Don’t hold your breath waiting for it to happen pal. It’s already been over 5 years and yet there are still ZERO viruses for Mac OS X out there. Market share has nothing to do with it.

  3. Sorry guys,

    While in my Windows-induced stupo..I mean… trance, I somehow forgot, that Unix-based systems akin to Mac OS X abound in mission-critical systems the world over and is too permissions-bound for .exe automatic executables to ever get anywhere.

    Thus, ignore what I just said in my previous post.

    Create as many Unix viruses as you want, but they will just sit on your computer forever– ad infinitum, ad nauseum.

    Mac OS X virus = All dressed up, with nowhere to go.

    MDN MW = aid
    as in
    OS X does not aid virus self-replication the way Windows does.
    ” width=”19″ height=”19″ alt=”tongue wink” style=”border:0;” />

  4. I just fookin’ love this, I’m gonna curl up and lick myself to sleep. Twenty years of loathing msdos and this little machead is getting a little payback. Come on 2006, I have a warm feeling.

  5. Fellow Mac users. Do you ever feel that Winduz users are like horses with their barn on fire?
    We Mac people keep trying to lead them out to safety, towards a nice new barn that is NOT on fire (and likely fire PROOF) but they keep turning around and blindly running back into the flaming barn because it’s been the only “home” they know.

  6. <“Whats that? Another piece of duct tape fell off the Wall of Windows?!?! Quick put another piece there b4 it falls apart!” Yells the MS drill sergeant.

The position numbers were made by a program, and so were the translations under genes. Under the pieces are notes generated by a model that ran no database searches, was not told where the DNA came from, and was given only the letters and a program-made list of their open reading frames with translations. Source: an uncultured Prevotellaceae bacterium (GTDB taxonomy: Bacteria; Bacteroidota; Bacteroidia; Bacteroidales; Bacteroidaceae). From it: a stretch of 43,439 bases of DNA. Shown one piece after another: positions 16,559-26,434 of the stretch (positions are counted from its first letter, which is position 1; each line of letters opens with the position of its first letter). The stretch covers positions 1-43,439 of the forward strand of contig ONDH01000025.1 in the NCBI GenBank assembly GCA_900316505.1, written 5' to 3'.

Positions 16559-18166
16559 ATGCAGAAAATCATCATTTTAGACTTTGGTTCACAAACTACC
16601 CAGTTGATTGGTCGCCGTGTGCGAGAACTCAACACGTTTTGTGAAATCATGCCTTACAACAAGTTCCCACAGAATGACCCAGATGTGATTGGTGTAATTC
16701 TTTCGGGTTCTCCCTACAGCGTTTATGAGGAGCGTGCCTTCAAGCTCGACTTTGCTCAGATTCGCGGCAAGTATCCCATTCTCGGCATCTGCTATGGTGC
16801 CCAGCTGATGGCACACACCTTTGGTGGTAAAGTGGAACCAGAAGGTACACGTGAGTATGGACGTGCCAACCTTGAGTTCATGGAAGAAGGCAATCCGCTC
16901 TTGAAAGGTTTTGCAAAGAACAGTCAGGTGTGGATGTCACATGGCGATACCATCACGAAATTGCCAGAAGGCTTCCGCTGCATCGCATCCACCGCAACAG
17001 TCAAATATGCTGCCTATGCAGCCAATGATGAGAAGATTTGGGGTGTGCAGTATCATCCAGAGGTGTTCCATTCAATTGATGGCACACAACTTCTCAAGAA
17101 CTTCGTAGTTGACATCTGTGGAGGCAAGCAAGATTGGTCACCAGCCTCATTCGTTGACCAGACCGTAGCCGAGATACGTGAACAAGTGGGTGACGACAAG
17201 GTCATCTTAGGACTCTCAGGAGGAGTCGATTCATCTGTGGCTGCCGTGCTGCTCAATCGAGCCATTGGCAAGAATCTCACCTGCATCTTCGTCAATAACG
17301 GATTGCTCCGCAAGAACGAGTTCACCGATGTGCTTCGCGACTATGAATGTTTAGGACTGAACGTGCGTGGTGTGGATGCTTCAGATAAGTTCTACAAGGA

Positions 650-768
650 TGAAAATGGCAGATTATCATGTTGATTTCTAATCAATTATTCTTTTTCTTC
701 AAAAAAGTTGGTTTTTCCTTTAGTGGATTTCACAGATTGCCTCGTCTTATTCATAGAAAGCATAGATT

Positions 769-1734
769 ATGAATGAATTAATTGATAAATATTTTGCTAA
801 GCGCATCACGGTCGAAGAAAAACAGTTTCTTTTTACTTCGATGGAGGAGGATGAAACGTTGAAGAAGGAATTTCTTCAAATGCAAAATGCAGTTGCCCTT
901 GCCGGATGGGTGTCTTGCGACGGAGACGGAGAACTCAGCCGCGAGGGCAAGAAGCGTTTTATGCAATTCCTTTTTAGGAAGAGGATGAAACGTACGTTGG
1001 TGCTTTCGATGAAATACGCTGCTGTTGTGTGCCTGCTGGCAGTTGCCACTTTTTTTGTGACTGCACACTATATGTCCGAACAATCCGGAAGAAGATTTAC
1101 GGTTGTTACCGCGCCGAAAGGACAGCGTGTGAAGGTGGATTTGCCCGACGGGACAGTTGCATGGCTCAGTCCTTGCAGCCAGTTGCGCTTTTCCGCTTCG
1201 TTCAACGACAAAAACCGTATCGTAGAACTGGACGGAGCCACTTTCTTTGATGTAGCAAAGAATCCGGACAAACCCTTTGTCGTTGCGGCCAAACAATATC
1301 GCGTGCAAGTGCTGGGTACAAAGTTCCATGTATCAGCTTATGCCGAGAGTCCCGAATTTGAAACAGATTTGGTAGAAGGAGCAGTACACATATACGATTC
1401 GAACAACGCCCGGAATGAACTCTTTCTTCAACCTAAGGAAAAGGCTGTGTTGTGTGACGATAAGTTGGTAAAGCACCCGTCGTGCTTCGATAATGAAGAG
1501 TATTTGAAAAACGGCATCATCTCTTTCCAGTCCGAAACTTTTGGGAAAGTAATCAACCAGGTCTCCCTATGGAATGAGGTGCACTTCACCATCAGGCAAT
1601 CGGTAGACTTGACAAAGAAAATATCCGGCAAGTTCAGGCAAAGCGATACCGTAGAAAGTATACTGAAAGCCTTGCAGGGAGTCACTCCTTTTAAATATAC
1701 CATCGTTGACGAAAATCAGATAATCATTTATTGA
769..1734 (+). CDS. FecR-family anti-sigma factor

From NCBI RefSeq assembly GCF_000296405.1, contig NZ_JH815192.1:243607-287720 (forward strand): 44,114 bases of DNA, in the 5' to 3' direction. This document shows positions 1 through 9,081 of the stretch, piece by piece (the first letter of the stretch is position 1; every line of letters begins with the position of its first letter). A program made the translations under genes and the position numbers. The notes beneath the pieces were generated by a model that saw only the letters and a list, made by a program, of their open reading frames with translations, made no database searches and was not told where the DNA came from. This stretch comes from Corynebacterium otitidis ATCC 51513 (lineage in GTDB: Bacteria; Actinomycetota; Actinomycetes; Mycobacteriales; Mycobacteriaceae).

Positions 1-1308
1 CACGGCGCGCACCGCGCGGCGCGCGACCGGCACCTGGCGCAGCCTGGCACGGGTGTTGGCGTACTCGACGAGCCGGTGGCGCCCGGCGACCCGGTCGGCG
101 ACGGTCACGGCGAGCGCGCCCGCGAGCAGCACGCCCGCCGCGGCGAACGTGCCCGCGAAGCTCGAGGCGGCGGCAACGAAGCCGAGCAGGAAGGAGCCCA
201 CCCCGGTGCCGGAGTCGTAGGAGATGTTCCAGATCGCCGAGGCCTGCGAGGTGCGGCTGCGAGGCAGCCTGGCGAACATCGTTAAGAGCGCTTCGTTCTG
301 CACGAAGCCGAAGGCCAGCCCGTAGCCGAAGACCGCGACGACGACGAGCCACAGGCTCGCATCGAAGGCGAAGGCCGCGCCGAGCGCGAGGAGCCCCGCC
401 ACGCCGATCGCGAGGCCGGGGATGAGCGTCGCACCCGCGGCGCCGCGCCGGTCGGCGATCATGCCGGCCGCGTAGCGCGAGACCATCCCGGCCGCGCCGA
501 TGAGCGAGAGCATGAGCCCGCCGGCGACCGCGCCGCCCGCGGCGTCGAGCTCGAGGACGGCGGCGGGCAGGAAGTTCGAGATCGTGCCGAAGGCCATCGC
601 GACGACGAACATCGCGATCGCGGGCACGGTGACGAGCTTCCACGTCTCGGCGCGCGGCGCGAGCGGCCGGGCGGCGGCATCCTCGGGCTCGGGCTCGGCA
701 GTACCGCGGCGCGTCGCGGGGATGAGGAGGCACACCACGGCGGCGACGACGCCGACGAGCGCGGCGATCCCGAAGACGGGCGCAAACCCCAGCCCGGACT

“YES SIR!” screams the lacky.
    SQUASH goes the lacky when it falls on him.>

    Anything else need to be said? Oh ya.

    Macintosh, because life is to short.

    MDN I cracked up when I read that at the end of the article, lets make it a reality yet!

  7. My computer at work has been attacked twice today! I had to restore it once and was able to fend off the other attack! I even had McAfee virus crap loaded on there.

    Windoze sucks now more that ever.

    And then I come home to my Mac…… Ahhhhhhh!

  8. February 2006 will be four years since we purchased our first Mac OSx machine.

    That is four years with no viruses, no data loss, no downtime, no blue-screen-of death and not even a single hang or reboot.

    I haven’t been so happy computing since I bought my first KayPro IV (cp/m based) in 1983.

    The Mac just works. Stable, secure.

    Thank you Apple & Steve Jobs.

    Lost Budgie Blog